Nutrition Tips - the relationship between caffeine & sleep

By Samantha Ordonez, RDJune 30, 2021

TRIPLER ARMY MEDICAL CENTER, Honolulu – The COVID-19 pandemic has changed a lot in our society, including how we work. For several individuals, this may mean working longer hours than usual, working unusual hours such as nightshifts, staying up to provide more care to our loved ones, and having less time to sleep and recharge.

Under regular circumstances, adults need 7–9 hours of sleep each night for optimal health and well-being. A third of U.S. adults report that they usually get less than the recommended amount of sleep. Inadequate sleep is linked with many chronic diseases and conditions such as type 2 diabetes, heart disease, obesity, and depression as well as increased motor vehicle accidents and work-related injury.

Many individuals who do not get enough sleep rely on caffeinated beverages as a way to increase alertness and ability to function during the work day. It’s true that when used wisely, caffeine’s function as a stimulant can help increase alertness. However, excessive and poorly timed caffeine intake can also negatively impact sleep. Because of this, it’s important to portion size and time our doses of caffeine appropriately to maximize both alertness, sleep quantity and sleep quality.

Common caffeine sources
Common caffeine sources (Photo Credit: National Institutes of Health) VIEW ORIGINAL

Problems associated with excessive caffeine intake

Aside from making it difficult to sleep at night, consuming too much caffeine can cause disturbances to the heart, kidneys, and nervous system. According to the U.S. Substance Abuse and Mental Health Services Administration, emergency department visits increased almost 14 times between 2005 and 2011 for problems related to caffeine-containing energy drinks. Caffeine can increase urination, which can lead to dehydration. The FDA estimates that with rapid consumption of around 1200 mg of caffeine, toxic effects such as seizures can be observed.

Dietary sources of caffeine

In the U.S., most intake of caffeine comes from coffee, tea, and soda. Other dietary sources include energy drinks, chocolate, pre-workout and other supplements. For healthy, non-pregnant adults, the FDA cites 400 milligrams daily caffeine intake as an amount not generally associated with dangerous, negative effects. Some individuals may be more sensitive at lower doses, so if you are bothered by headaches, restlessness, nausea, upset stomach, jitters, or anxiety, you may want to re-evaluate how much caffeine you’re consuming.

Current FDA regulations require beverage companies to list caffeine in the ingredients list on product labels, however, there is no requirement to list the precise milligram amount of caffeine present in a product. Some companies will voluntarily add this to their product labels. See below for typical products and their caffeine contents.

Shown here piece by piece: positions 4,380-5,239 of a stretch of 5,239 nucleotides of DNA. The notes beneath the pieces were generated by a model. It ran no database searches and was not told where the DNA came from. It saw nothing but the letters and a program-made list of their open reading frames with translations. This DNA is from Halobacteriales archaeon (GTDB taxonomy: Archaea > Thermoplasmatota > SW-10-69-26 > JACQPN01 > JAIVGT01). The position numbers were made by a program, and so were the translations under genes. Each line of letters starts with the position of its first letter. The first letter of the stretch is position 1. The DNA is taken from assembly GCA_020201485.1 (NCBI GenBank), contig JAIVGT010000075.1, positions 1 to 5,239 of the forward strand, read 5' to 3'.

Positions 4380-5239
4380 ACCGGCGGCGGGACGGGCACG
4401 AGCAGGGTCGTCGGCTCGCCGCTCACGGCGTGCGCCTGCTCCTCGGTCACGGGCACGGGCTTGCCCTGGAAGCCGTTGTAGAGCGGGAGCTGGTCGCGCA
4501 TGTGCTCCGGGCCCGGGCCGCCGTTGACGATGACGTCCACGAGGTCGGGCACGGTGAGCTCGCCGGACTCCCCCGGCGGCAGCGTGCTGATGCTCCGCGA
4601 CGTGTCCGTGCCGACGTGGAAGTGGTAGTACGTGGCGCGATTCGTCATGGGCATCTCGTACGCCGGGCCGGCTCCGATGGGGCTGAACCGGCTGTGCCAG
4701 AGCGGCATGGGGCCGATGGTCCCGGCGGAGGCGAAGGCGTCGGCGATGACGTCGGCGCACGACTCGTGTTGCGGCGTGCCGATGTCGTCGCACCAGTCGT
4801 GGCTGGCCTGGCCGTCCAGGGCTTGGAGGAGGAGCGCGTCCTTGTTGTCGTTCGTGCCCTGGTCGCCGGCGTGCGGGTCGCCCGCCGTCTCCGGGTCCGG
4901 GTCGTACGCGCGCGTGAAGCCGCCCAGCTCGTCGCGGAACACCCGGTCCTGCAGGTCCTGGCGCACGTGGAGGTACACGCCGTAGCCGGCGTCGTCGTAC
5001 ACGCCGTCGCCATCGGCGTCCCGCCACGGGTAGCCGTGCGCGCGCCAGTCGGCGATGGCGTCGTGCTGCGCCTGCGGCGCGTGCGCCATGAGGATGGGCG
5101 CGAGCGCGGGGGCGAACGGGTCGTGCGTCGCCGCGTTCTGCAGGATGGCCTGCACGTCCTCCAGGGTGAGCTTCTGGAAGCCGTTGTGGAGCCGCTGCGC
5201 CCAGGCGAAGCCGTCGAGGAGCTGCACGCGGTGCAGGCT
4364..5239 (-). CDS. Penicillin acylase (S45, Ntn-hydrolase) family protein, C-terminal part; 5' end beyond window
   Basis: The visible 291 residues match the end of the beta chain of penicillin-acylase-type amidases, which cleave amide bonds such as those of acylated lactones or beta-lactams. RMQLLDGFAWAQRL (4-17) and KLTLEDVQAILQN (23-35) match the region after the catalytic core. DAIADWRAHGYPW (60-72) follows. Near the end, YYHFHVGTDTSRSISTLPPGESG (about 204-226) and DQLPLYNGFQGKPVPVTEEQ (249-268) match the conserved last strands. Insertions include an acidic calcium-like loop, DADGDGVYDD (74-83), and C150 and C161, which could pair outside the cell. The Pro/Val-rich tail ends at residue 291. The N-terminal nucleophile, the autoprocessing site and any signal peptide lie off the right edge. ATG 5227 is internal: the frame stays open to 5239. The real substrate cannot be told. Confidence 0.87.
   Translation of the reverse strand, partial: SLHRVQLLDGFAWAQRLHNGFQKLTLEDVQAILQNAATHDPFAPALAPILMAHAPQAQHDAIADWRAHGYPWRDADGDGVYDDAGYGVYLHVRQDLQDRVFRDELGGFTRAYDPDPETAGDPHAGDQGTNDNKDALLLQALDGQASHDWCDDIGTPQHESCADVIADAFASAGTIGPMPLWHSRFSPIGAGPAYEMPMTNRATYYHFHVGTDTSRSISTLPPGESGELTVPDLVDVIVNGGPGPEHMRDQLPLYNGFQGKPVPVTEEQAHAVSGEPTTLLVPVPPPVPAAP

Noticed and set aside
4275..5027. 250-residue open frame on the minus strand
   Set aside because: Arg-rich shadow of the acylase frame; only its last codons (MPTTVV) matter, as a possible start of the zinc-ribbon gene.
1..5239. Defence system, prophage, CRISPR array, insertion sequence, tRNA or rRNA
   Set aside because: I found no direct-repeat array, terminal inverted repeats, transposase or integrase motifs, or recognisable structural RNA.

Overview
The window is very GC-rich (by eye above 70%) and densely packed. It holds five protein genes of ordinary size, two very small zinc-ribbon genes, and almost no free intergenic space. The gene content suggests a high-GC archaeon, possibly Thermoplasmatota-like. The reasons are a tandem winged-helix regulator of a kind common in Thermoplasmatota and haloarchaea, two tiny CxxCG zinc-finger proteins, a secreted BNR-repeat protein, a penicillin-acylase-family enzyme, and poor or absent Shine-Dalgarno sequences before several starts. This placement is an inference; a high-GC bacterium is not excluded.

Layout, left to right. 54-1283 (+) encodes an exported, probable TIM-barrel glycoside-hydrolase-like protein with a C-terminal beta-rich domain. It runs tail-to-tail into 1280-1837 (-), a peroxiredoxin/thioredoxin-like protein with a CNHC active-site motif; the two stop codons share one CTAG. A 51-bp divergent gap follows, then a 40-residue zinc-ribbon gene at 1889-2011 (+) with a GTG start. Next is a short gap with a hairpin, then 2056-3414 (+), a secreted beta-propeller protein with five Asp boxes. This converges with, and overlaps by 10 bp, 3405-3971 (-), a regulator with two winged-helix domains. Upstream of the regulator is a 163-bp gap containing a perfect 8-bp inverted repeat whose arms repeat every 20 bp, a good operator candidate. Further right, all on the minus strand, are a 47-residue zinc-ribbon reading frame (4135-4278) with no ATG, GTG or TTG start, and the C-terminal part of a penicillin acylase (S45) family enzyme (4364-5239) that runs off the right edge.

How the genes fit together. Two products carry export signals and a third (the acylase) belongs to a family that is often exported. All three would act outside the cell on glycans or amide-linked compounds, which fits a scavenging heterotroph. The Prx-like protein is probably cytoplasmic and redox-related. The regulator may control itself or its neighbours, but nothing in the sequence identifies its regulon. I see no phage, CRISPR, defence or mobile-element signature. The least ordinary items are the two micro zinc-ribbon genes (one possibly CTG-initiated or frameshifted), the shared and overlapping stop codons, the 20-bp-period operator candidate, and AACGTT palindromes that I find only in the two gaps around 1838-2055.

Common sources of caffeine by amount
Common sources of caffeine by amount (Photo Credit: Federal Drug Administration) VIEW ORIGINAL


Caffeine takes about 30 minutes to take effect, and has a half-life of 5-6 hours. This means that it would take about 5-6 hours for half of the dose to leave the body. So a cup of coffee at lunch or afterward may keep you awake at bedtime. If you are having issues staying asleep, consider limiting the amount and/or consuming your caffeine earlier in the day.

Reducing caffeine intake safely

It is recommended to decrease your dose of caffeine gradually. Sudden drops in caffeine consumption can cause withdrawal symptoms such as headaches, fatigue, irritability, anxiety, nervousness, drowsiness, and depression.

Improving sleep

Try to recognize the stressors in your environment and that you may need more sleep or time to recover. Please see below for some tips to improve sleep, in addition to adjusting caffeine intake:

·        Use fans or air-conditioning as sleep quality improves with cooler temperatures.

·        Limit light flow through windows and doors with blackout shades.

·        Limit screen time before and around your bed.

·        Have a bedtime routine – set aside time to train your body to relax in time for sleep. Try meditating, relaxation breathing, and progressive muscle relaxation.

·        Follow a healthful diet and stay physically active.

·        Avoid alcohol, heavy meals, and nicotine for at least 2-3 hours before bed.

·        Take naps when you’re able to. Both short (15-30 minute) and long (1.5-hour) naps can increase alertness. However, know that naps are a temporary help to improve alertness, not a replacement for getting regular, adequate sleep at night.

Get help with your goals

Meeting with a dietitian can help you meet your health and nutrition goals. Tripler Army Medical Center’s Outpatient Nutrition Clinic offers one-on-one virtual or face-to-face appointments and group classes. Ask your doctor for a nutrition consult or call Tripler’s Nutrition Clinic at 808-433-4950 to learn more.


·        U.S. Department of Agriculture and U.S. Department of Health and Human Services. Dietary Guidelines for Americans, 2020-2025. 9th Edition. December 2020. Available at

·        Centers for Disease Control and Prevention

·        American Heart Association

·        U.S. Food and Drug Administration